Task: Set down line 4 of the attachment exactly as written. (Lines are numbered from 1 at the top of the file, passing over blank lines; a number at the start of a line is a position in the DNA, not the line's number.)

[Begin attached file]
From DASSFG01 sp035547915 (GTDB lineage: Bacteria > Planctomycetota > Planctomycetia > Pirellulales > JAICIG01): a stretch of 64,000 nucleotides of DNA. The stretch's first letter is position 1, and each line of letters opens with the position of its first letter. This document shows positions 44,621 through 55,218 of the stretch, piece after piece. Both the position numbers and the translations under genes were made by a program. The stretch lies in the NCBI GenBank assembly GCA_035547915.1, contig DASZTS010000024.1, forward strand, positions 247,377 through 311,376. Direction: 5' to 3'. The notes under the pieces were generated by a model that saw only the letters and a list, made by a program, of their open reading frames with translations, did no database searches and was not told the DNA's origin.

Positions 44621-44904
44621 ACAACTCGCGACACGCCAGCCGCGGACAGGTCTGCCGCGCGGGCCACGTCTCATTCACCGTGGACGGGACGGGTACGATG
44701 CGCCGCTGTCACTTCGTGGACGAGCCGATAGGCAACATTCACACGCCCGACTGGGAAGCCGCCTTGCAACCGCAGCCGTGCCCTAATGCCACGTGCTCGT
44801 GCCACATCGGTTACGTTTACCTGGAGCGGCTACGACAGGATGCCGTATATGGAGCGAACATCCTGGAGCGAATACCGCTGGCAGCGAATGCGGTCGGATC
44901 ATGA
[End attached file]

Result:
44701 CGCCGCTGTCACTTCGTGGACGAGCCGATAGGCAACATTCACACGCCCGACTGGGAAGCCGCCTTGCAACCGCAGCCGTGCCCTAATGCCACGTGCTCGT